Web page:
Its opening won't match its Lionsgate sibling franchises, but Shailene Woodley's teen sci-fi tale will still be a huge win for the studio
“Divergent” could open with double the haul of “Muppets Most Wanted” this weekend and dominate the box office — yet some may still consider the action-adventure a disappointment.
That's because fair or not, the opening-weekend bar of success for Lionsgate's big-screen adaptation of Veronica Roth's young-adult bestseller is $70 million. That's what the first “Twilight” movie opened to in 2008, and tracking has had the sci-fi adventure starring Shailene Woodley and Theo James building to the same range as that Lionsgate saga for weeks.
If it does hit that number or go beyond, it will be a flat-out triumph for Lionsgate. But if it doesn't, and comes in at the $55 million or $60 million that analysts are projecting, the studio knows that it will suffer by comparison with “Twilight,” not to mention “The Hunger Games,” another of Lionsgate's franchise-launching blockbuster.
Public perception aside, Lionsgate will still have successfully launched another young-adult series, something no other studio has managed since Warner Bros. did it with “Harry Potter” 13 years ago.
Lionsgate has proven with “Twilight” and “The Hunger Games” that it knows how to develop, market and manage billion-dollar teen franchises. So if “Divergent” — for which the studio has already set two sequels – opens north of $50 million, the $85 million sci-fi adventure will be well on its way into the black, and set up for the next two years as well.
“When you have the kind of success that Lionsgate has had with these movies, successive properties are bound to be judged against that,” Rentrak senior analyst Paul Dergarabedian told TheWrap. “But it's not at all fair. This isn't going to be ‘The Hunger Games.’ It's a brand new project, and Shailene Woodley is not a household name. But if ‘Divergent’ follows the same sort of trajectory that ‘Twilight’ did, and I think it can, she will be.”
“Twilight” opened to $69.6 million in November of 2008 and went on to take in $192.7 million domestically and another $199.8 million abroad. Four sequels later, the franchise had brought in more than $3.3 billion worldwide. “The Hunger Games” stunned Hollywood with a record $152.5 million opening in March of 2012, and rolled up $408 million domestically and another $283 million worldwide. Its sequel, “Catching Fire,” opened to a huge $158 million in November and is over $864 million worldwide.
It's not just the source material and target demographic that invite comparisons. In “Divergent,” Woodley's character Tris Prior struggles against the system in a futuristic dystopia, much as Jennifer Lawrence's Katniss Everdeen did in the “The Hunger Games.” Divergent” is directed by Neil Burger (“Limitless”) and adapted by Evan Daugherty and Vanessa Taylor. The cast includes Kate Winslet, Miles Teller, Ashley Judd, Jai Courtney, Ray Stevenson, Zoë Kravitz, Tony Goldwyn and Mekhi Phifer.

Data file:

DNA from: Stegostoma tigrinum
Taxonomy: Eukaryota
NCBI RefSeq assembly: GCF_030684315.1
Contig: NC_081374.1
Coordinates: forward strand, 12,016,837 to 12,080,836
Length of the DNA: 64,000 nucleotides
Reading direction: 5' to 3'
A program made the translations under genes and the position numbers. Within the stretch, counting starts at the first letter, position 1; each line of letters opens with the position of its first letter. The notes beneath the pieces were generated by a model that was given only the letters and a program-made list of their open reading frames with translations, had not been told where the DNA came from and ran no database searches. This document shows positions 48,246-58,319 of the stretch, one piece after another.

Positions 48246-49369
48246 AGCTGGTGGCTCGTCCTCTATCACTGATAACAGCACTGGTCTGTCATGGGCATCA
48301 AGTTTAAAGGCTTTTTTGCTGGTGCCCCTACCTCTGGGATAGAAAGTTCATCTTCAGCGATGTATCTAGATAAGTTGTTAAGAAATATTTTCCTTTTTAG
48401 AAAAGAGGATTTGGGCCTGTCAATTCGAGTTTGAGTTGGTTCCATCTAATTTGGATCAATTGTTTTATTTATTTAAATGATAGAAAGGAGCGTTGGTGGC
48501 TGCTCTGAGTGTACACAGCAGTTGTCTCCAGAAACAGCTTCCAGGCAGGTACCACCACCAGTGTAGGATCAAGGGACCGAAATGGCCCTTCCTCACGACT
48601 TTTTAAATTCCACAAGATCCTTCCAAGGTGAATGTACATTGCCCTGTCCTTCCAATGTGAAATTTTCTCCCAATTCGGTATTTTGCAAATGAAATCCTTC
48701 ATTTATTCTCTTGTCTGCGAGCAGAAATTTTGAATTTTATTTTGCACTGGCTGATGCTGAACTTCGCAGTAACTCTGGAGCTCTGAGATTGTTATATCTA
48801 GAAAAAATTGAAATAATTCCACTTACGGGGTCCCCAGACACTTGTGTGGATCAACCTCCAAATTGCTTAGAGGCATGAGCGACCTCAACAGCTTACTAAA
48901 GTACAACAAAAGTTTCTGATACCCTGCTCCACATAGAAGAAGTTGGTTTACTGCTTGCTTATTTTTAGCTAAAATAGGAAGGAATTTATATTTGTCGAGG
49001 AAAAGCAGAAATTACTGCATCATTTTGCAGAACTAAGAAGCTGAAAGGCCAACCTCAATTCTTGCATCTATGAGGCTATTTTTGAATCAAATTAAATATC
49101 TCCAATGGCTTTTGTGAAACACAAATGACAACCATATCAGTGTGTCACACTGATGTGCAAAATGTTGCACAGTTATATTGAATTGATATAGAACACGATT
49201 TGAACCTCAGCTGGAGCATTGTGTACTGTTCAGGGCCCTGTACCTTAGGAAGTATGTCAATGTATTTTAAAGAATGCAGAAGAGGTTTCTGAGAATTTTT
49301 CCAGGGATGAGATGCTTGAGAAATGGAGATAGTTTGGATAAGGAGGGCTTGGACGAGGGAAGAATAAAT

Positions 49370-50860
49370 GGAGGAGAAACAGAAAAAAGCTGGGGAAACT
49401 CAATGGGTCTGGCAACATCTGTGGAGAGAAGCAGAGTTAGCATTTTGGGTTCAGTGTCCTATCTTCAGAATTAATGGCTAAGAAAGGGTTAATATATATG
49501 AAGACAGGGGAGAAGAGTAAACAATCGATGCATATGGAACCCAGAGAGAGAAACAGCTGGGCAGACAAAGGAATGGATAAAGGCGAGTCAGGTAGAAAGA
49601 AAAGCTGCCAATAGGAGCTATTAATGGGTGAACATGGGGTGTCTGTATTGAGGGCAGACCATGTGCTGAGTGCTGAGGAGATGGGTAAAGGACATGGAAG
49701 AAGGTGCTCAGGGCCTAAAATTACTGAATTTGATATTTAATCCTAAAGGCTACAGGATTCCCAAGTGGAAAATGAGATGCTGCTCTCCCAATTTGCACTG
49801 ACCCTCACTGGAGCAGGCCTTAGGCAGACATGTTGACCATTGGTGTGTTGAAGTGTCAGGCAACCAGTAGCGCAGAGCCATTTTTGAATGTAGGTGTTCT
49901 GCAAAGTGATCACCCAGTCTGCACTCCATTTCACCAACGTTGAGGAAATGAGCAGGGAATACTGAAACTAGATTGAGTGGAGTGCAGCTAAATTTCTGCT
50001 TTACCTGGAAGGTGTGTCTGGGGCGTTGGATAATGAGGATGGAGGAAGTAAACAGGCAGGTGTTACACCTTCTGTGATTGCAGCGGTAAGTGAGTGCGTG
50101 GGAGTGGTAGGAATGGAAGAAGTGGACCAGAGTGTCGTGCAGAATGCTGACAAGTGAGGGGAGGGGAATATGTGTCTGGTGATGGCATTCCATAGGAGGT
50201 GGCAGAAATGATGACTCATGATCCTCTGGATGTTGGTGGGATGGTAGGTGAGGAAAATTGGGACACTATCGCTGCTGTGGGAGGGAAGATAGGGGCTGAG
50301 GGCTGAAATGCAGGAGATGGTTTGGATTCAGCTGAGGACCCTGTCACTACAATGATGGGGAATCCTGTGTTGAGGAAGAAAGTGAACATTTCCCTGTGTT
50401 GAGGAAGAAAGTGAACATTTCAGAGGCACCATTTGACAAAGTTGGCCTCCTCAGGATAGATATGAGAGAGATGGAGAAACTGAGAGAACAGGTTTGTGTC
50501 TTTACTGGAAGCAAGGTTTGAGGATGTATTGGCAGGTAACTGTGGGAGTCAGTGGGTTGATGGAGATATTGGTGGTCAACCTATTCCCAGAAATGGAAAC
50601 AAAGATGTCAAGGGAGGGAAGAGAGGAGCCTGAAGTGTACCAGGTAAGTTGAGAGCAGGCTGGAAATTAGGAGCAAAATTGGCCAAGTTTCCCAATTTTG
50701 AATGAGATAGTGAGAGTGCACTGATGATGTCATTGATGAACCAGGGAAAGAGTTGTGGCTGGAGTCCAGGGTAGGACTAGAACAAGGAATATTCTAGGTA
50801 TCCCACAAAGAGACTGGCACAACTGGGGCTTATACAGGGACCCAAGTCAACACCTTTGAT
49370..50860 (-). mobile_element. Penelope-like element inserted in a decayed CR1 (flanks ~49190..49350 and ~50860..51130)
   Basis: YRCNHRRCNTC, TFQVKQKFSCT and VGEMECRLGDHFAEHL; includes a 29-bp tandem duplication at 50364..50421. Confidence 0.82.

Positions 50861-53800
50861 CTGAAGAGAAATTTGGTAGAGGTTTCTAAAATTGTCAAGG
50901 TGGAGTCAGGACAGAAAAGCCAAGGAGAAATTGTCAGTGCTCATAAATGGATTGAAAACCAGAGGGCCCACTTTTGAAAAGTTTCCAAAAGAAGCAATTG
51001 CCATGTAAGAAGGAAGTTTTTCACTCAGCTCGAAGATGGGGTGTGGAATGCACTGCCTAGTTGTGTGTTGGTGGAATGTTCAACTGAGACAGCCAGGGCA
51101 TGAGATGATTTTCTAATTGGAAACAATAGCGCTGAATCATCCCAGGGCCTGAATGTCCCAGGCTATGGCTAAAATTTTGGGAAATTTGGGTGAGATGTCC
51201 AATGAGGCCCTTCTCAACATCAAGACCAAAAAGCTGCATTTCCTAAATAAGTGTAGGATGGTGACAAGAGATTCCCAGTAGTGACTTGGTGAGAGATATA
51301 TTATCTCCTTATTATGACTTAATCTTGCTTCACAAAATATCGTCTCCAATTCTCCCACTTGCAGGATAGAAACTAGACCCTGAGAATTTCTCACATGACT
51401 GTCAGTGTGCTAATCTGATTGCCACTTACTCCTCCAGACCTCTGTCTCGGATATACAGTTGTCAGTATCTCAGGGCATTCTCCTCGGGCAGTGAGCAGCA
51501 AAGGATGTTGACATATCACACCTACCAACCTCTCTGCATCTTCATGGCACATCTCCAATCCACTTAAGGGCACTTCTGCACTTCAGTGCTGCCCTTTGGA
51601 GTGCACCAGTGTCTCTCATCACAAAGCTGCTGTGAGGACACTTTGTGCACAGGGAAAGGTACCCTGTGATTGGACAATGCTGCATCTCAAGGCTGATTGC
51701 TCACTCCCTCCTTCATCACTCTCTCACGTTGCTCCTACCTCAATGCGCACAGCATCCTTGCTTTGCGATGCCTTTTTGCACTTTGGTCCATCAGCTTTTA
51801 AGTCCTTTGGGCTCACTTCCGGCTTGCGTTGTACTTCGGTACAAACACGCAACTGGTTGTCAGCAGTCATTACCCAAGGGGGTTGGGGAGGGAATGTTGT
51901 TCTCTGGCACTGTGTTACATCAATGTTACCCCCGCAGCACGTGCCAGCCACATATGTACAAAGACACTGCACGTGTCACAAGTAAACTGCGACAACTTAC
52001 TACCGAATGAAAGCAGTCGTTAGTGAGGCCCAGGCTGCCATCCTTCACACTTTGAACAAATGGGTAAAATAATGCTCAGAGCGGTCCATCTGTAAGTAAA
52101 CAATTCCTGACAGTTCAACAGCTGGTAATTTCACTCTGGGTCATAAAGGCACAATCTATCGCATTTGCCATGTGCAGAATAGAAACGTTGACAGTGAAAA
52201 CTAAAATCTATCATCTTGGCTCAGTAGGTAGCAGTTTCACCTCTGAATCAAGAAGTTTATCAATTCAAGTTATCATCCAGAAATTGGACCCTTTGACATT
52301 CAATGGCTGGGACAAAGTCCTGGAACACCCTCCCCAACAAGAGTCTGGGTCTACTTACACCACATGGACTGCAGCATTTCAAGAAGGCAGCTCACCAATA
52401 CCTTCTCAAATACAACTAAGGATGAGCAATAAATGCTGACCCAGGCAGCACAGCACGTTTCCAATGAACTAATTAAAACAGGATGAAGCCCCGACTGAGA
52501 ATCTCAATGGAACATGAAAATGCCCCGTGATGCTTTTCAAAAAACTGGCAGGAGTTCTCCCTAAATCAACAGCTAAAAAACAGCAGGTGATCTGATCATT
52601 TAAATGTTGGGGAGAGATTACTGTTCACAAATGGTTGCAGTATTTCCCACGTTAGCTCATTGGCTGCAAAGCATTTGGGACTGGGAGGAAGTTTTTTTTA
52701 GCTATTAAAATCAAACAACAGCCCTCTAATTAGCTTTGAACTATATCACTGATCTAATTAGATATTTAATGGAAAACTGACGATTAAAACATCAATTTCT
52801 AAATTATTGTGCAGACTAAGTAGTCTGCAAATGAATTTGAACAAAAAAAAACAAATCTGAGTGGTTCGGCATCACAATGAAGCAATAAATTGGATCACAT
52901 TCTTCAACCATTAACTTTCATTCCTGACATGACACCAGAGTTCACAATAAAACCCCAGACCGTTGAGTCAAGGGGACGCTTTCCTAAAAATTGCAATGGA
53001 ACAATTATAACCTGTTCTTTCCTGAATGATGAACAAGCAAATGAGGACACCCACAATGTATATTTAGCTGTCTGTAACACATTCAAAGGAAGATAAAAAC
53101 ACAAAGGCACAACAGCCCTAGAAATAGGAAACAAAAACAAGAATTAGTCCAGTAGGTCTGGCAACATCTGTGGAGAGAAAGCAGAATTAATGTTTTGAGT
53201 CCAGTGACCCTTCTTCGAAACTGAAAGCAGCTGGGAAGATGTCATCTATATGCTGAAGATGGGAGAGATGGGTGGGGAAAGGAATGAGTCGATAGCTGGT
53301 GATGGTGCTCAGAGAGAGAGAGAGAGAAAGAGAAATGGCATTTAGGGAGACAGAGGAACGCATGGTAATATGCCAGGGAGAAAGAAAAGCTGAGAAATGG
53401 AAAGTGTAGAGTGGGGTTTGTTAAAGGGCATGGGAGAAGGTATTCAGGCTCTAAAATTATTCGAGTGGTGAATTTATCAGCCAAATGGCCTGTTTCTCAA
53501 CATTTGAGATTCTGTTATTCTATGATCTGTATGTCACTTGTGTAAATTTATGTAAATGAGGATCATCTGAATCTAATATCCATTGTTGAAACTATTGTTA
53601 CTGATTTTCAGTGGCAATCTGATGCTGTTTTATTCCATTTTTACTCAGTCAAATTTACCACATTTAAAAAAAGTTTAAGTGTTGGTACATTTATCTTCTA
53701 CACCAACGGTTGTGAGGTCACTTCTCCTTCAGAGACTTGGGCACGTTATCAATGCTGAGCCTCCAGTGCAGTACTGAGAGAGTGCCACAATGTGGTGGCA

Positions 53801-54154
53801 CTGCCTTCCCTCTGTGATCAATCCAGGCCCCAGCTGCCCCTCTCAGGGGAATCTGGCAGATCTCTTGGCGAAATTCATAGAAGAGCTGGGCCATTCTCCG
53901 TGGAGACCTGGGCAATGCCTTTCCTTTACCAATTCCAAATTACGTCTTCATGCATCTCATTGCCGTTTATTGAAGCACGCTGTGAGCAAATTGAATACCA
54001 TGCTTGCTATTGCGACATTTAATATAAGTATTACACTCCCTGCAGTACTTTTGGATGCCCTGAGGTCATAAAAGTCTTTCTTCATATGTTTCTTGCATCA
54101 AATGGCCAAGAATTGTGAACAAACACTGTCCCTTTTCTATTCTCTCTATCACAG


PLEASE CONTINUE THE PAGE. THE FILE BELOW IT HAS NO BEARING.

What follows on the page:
Things are aligning very well for “Divergent” this weekend, with the exception of the reviews.
Sales of Roth's books have outstripped those of “Twilight” before its opening, and a publicity blitz from Lionsgate looks to be connecting. “Divergent” was accounting were on Wednesday accounting for 80 percent of the advance sales at online ticket broker Fandango, where its first day sales topped those of “Twilight.”
The only other movie opening wide is Disney's family comedy “Muppets Most Wanted,” a sequel to 2011's “The Muppets,” which surprised with a $29 million domestic debut and went on to take in $165 million worldwide. Tina Fey, Ricky Gervais and Ty Burrell are in and Amy Adams and Jason Siegel are out for this one, which should do north of $20 million over the three days, providing it can fend off competition from last weekend's No. 1 movie “Mr. Peabody & Sherman,” “The Lego Movie” and “Frozen.”
Other than the animated “Frozen,” there hasn't been a movie that has clicked with a mainly female audience since “Catching Fire” in November, and that under-served crowd could turn out in force for “Divergent.”
“We've been inundated with kids films and male-skewing action movies, and there are few things as powerful as a void like that in the marketplace,” Dergarabedian said.
It's very strong on social media, and has surged on Twitter this week with “Divergent” mentions triple those of “The Lego Movie” according to BoxOffice.com, and the animated comedy opened to a near-record $69 million last month.
The critics have not been impressed, however. It's at 27 percent “fresh” on Rotten Tomatoes. That's based on just 15 reviews, but it's not a good sign. It probably won't matter this week, but could in the coming weeks, when “Divergent” seeks to expand beyond its core young female base against heavyweight entries including the Russell Crowe Biblical epic “Noah” (March 28) and Disney's Marvel superhero sequel “Captain America: Winter Soldier” (April 4).
The PG-13-rated “Divergent” will be in more than 3,900 theaters, including 346 Imax sites, and will kick off with select showings and midnight screenings on Thursday night.